What it means to us, to be Australian.
Image: Founders Tahli and Sage with their mum, Denise, at Uluru.
As the year begins, we thought we'd reflect on what it means to us, as founders of an Australian business, to be Australian.
"I actually find it hard to summarise what it means to be Australian, it's a loaded question. But for me I suppose it's; vast, encompassing and excluding, sensitive, brilliant, lucky, proud, multicultural, spacious and special.
I must admit though, our history does makes me cringe. Although that inspires me to help bring about change in our open country and make it a better moving forward. Less racism, more independence, more stability and being better on relying on just us as a country. It also makes me want to make up for what was done by learning about our indigenous land owners and allow them to teach us about the true Australia.
There's a youth that comes with being "Aussie", I believe, because we are so young as a Nation in the modern world. Which is exciting because it does mean there is such opportunity for us all now, to shape the countrymen we are, to better establish what we stand for, what we produce, how we represent ourselves.
We truly are so luck to be "Big Island" we are because we can control so much other countries can not. We are beyond lucky for our resources, wealth, support, land, developments.
After the crazy year of 2020 we have learnt so much more about that luck in some sense, but also about our potentially risky reliance on foreign trade. Something I would love to see us turn to each other to help solve. Bring back more Aussie production, home grown, home sold. A total ecosystem of it's own that I do believe we can have. The demand and understanding of which just needs to come from every individual. To drive a need for 'Aussie Made' and 'Aussie Grown'. To support Australian owned companies where the workforce is right here, in our backyard. Where the materials are being sourced right here, in our backyard. "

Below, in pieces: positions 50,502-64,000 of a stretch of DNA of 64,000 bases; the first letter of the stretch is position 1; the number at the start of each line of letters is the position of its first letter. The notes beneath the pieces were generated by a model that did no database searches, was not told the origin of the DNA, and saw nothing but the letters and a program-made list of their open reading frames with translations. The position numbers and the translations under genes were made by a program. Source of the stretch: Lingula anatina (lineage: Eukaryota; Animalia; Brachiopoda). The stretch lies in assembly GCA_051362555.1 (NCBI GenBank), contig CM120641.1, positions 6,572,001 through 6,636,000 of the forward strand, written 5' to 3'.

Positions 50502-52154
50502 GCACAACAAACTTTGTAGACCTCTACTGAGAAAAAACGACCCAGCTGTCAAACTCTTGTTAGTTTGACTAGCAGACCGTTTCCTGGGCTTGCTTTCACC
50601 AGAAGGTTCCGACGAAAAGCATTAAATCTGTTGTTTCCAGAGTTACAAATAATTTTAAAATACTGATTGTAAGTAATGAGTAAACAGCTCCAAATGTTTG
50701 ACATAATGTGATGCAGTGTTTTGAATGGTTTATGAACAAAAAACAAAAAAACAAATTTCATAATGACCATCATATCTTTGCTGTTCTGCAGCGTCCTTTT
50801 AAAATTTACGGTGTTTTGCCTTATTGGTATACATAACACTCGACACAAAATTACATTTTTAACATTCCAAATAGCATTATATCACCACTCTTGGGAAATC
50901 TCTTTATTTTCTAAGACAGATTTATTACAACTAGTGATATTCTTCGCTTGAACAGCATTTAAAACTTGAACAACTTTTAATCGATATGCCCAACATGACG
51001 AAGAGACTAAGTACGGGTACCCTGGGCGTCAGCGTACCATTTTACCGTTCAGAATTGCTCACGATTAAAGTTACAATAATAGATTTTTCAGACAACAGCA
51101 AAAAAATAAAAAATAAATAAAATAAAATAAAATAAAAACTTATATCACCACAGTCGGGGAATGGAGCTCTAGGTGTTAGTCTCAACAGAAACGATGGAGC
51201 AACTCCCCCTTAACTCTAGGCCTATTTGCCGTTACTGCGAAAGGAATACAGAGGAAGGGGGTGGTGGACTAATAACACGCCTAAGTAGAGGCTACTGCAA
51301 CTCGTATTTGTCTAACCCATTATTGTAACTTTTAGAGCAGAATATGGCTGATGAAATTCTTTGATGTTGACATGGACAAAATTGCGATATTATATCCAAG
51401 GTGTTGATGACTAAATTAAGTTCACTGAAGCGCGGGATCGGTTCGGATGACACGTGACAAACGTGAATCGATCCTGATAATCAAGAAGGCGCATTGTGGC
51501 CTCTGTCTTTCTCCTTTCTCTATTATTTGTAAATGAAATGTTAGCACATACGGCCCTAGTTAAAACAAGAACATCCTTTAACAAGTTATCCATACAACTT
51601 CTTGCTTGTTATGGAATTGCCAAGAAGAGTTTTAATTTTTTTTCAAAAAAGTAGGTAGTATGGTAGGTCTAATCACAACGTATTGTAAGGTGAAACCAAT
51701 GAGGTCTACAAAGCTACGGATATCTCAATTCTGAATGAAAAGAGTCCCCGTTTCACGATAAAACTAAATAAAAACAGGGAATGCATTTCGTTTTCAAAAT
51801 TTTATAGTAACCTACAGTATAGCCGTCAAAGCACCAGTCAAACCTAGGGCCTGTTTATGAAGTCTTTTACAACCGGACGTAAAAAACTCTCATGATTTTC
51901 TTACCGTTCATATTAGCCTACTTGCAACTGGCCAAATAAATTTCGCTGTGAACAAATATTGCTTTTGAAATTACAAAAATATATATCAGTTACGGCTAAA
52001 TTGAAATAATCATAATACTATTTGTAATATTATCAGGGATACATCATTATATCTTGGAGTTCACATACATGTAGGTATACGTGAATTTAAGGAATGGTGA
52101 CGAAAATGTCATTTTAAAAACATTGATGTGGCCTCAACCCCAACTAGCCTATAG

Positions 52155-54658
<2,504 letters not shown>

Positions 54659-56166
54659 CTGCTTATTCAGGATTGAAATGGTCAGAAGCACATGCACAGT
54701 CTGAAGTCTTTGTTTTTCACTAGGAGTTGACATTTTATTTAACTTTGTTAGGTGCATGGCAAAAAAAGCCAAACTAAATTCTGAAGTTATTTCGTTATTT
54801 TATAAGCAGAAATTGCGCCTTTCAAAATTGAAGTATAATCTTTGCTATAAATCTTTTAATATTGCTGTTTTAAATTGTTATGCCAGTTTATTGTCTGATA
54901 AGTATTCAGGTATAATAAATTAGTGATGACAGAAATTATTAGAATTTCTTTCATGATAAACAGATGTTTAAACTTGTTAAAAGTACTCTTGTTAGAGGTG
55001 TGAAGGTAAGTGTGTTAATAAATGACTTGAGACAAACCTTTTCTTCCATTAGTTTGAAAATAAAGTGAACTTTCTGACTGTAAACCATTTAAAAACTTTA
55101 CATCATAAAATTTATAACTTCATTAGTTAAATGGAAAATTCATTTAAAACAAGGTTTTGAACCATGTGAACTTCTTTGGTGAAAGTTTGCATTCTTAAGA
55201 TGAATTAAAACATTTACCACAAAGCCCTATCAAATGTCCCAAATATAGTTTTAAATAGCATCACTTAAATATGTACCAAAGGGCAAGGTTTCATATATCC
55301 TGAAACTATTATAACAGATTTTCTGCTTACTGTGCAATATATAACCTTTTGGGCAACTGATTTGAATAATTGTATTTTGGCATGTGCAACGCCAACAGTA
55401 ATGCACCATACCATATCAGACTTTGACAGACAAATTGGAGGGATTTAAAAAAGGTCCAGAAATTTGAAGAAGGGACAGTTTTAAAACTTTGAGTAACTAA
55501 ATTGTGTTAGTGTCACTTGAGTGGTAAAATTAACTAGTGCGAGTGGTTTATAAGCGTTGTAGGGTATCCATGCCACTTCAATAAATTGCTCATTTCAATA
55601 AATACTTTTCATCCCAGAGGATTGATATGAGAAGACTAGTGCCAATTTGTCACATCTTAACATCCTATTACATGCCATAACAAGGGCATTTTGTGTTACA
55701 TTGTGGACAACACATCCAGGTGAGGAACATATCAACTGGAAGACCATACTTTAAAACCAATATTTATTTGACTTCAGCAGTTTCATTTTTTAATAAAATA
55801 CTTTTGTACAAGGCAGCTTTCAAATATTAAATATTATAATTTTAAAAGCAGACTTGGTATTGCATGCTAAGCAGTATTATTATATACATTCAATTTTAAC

For me, being an Australian is a huge part of my identity. It's my home, both physically and spiritually.
I spent a large part of my late teens and twenties travelling and living overseas. I had an unquenchable thirst to see the world, although, always found that no matter where I had drifted, I always felt so proud to say I was an Aussie and to come home. I always felt so lucky to be able to come back to where I was born, where the land is sparse, the oceans are beautiful and the air is clear. I feel so incredibly lucky to have been born into the privilege we experience in Australia. Having access to an incredible healthcare system, some of the best produce in the world, financial support if times are tough. To live feeling safe and secure. I'm acutely aware that so many across the world don't live with these privileges, and for that, I am grateful every single day.
The notion of this gratitude was completely amplified during 2020. Don't get me wrong, we endured incredibly hard lockdowns in Melbourne, that felt to go on forever. And whilst we had governments and politicians that made mistakes in dealing with the unknown beast that was Covid-19, we also had a government that cared most about our health. The lockdowns were long and gosh did I miss my family, but I felt so secure knowing that my family were all healthy and well, and not having their lives put at risk by a government that didn't act. We were supported by a free, incredibly good, healthcare system if we did happen to fall ill. We had roofs over our heads, and food on our tables. We had the absolute privilege of being able isolate, with spacious rooms and comfortable beds.
The news that international travel is off the cards for likely, years to come, was initially a shock. As someone who loves to explore the world we live in, it was an upheaval of my usual annual plans. Australia is so incredible diverse, rich and beautiful, and now we have the perfect reason to throughly explore it. What a wonderful silver lining.
The celebration of Australia Day is something that doesn't sit comfortably with me. I feel our history of colonisation is ugly and painful. So many wrongs have been committed, and I believe we are so far from setting those right. I have such deep respect for the traditional owners of Australia, their culture and history. As I write this, I am pregnant with my first child. I look forward to my journey as a mother educating my child on the beauty and awe of the indigenous, as I truly believe that change comes from education. Hopefully our future generations can grow up admiring those our ancestors stole from, and working as best they can to reconcile those wrongs. #ChangeTheDate.
Being a man of colour in Australia has brought many challenges throughout my life. Although it's been hard at times, I feel we need to stay positive and believe in the multicultural society that we have and embrace it.